So Arthur, please try to be less cocky and spare a thought for the target audience.

  5. jvh says:

    Thanks for the blog, Arthur.

    I wondered whether “nearly” in 2d was a misprint for “nearby”.

  6. Arthur says:

    Hi TimR thanks for all those comments. Thanks for the horse racing lingo info! Unfortunately, I am neither an expert on Bob Marley nor would ever have assumed he had a girl’s name, but hey! Whatever floated his boat! Finally, I never really think of ratting and deserting as being the same thing, but I suppose they are in a way so lets go with that!

    Hi Davy, I’m sorry you found my words discouraging – they certainly weren’t intended to be cocky. My point is that while such long answers often provide the most fun, in this case the clue was simply a double definition that wasn’t particularly clever. When you compare this with great Araucaria and Enigmatist anagram &lit clues or Paul’s smutty clues with perfectly innocent answers, here there is no reason to be particularly pleased with yourself when you reach the answer. The flipside is then that a huge proportion of the puzzle is “given away” in one fell swoop – for a great clue it is worth it (plus it will probably take a good number of checking letters to work out the answer – here I’m afraid it was the second clue I put in after 1ac) but for me, I felt this one was just like giving away loads of letters for free.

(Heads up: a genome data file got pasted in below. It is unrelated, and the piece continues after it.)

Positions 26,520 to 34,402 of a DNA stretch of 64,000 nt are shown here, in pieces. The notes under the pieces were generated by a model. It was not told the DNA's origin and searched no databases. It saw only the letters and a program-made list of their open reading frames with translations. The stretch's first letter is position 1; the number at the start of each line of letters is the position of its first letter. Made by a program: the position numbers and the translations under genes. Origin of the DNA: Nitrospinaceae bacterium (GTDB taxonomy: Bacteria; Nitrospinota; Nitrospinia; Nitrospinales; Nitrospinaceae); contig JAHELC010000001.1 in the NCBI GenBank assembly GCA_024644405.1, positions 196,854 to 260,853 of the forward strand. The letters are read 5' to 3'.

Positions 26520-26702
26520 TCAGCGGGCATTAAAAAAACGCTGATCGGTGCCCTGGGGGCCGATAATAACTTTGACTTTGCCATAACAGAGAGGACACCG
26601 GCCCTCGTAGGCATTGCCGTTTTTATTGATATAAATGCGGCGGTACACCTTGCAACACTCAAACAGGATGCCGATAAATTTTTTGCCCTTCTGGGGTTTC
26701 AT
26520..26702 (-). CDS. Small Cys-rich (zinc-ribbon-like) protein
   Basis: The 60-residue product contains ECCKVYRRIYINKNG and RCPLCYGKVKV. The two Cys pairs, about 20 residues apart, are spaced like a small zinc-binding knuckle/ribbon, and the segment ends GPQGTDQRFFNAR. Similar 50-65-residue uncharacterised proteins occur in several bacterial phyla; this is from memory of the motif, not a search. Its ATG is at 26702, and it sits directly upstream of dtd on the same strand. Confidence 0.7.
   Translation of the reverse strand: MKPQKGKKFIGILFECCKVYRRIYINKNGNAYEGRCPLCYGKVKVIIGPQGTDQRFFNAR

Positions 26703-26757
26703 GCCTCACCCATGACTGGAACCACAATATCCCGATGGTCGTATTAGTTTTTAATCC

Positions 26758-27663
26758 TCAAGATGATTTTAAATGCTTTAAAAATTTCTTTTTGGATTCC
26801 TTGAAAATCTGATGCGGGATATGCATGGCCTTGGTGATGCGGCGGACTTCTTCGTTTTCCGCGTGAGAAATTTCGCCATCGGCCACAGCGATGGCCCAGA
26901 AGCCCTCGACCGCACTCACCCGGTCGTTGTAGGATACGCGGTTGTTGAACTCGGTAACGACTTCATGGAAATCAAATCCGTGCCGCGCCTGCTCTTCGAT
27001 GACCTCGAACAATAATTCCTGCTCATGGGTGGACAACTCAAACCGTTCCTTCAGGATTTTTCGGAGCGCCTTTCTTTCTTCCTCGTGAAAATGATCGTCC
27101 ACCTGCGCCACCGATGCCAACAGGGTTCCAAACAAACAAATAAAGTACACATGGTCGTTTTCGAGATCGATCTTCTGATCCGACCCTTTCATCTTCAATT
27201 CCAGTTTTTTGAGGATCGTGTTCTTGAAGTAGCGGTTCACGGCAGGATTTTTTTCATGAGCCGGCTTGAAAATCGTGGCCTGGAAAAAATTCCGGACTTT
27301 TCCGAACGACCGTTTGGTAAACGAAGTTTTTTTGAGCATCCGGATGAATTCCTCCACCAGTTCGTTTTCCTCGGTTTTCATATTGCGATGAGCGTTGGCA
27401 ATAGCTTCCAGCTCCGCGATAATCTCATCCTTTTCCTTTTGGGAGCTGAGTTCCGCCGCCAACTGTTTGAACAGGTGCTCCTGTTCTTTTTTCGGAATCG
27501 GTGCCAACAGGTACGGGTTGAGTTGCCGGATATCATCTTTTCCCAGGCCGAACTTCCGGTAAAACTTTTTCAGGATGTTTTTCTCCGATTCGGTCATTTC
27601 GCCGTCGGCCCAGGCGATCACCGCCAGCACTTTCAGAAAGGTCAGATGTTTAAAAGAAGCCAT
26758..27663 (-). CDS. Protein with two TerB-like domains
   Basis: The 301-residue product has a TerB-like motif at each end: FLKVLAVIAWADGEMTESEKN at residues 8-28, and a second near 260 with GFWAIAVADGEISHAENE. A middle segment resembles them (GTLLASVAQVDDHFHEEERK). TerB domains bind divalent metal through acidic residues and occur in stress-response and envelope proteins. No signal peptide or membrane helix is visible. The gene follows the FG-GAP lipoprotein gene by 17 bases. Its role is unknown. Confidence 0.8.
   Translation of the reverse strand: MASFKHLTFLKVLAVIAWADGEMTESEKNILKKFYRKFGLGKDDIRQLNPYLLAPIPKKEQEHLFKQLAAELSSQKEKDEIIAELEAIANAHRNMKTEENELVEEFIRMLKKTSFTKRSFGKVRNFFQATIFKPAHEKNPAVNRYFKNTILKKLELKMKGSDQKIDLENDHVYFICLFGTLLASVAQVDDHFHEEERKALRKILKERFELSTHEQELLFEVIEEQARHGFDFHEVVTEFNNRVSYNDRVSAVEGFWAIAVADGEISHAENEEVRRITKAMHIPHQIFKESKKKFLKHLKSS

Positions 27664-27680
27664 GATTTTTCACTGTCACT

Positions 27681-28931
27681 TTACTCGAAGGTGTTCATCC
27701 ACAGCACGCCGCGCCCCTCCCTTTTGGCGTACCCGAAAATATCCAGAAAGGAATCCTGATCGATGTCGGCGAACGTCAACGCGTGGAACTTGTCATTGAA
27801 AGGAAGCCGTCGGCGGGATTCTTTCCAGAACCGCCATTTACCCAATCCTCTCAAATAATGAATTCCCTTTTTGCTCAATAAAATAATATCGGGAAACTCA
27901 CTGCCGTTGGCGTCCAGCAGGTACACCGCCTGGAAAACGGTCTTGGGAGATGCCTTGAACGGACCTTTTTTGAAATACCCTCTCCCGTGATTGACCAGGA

I stick by my assertion that this puzzle is easier than the Guardian weekday puzzle (except, perhaps, Rufus on a Monday) at least in the sense that if you are learning the rules of cryptic crosswords this puzzle never really bends them. You should be very pleased with yourself that you always finish Araucaria and Paul – not a claim I can make myself.

    As to my feelings towards this crossword, I hold no contempt for it, but I feel that this week there were plenty of standard clues where they sort of make sense but don’t really mean anything “Terrible life in goal for London borough” being a good example. So a goal in a London borough has a terrible life? Obviously I’m not tricked into reading it as meaning that and so all I do is look and go “Terrible life” – almost certainly an anagram of life. So definition is at the other end – London borough – only 30 or so of those, do any have life* in them? Yes Enfield. What’s around the edge? End. Does that mean “goal”. Yes. For me the best clues are the ones that conjure an image by their surface reading that the answer then completely subverts.